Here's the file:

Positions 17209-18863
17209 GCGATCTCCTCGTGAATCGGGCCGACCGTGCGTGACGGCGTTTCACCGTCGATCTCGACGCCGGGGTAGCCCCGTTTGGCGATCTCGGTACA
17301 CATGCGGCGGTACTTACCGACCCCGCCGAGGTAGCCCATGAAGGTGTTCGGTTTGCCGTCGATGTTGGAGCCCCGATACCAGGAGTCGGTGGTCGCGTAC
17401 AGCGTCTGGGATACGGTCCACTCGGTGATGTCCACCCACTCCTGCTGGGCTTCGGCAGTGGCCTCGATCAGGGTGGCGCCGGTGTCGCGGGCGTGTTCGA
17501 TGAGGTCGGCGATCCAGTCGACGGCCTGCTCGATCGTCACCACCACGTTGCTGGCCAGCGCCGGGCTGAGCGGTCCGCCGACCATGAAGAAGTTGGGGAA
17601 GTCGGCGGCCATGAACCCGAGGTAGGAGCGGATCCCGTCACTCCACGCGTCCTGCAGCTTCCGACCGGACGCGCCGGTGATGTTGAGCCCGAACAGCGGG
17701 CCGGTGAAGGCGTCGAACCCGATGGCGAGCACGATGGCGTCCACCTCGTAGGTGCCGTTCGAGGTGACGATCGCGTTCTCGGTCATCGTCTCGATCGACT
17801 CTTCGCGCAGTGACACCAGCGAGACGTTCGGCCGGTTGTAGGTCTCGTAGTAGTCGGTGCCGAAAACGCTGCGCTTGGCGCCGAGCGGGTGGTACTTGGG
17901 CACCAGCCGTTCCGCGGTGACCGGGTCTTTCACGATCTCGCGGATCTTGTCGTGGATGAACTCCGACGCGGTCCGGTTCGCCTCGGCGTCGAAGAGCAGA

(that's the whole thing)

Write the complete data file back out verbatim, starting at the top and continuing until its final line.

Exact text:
Positions 17209-18863
17209 GCGATCTCCTCGTGAATCGGGCCGACCGTGCGTGACGGCGTTTCACCGTCGATCTCGACGCCGGGGTAGCCCCGTTTGGCGATCTCGGTACA
17301 CATGCGGCGGTACTTACCGACCCCGCCGAGGTAGCCCATGAAGGTGTTCGGTTTGCCGTCGATGTTGGAGCCCCGATACCAGGAGTCGGTGGTCGCGTAC
17401 AGCGTCTGGGATACGGTCCACTCGGTGATGTCCACCCACTCCTGCTGGGCTTCGGCAGTGGCCTCGATCAGGGTGGCGCCGGTGTCGCGGGCGTGTTCGA
17501 TGAGGTCGGCGATCCAGTCGACGGCCTGCTCGATCGTCACCACCACGTTGCTGGCCAGCGCCGGGCTGAGCGGTCCGCCGACCATGAAGAAGTTGGGGAA
17601 GTCGGCGGCCATGAACCCGAGGTAGGAGCGGATCCCGTCACTCCACGCGTCCTGCAGCTTCCGACCGGACGCGCCGGTGATGTTGAGCCCGAACAGCGGG
17701 CCGGTGAAGGCGTCGAACCCGATGGCGAGCACGATGGCGTCCACCTCGTAGGTGCCGTTCGAGGTGACGATCGCGTTCTCGGTCATCGTCTCGATCGACT
17801 CTTCGCGCAGTGACACCAGCGAGACGTTCGGCCGGTTGTAGGTCTCGTAGTAGTCGGTGCCGAAAACGCTGCGCTTGGCGCCGAGCGGGTGGTACTTGGG
17901 CACCAGCCGTTCCGCGGTGACCGGGTCTTTCACGATCTCGCGGATCTTGTCGTGGATGAACTCCGACGCGGTCCGGTTCGCCTCGGCGTCGAAGAGCAGA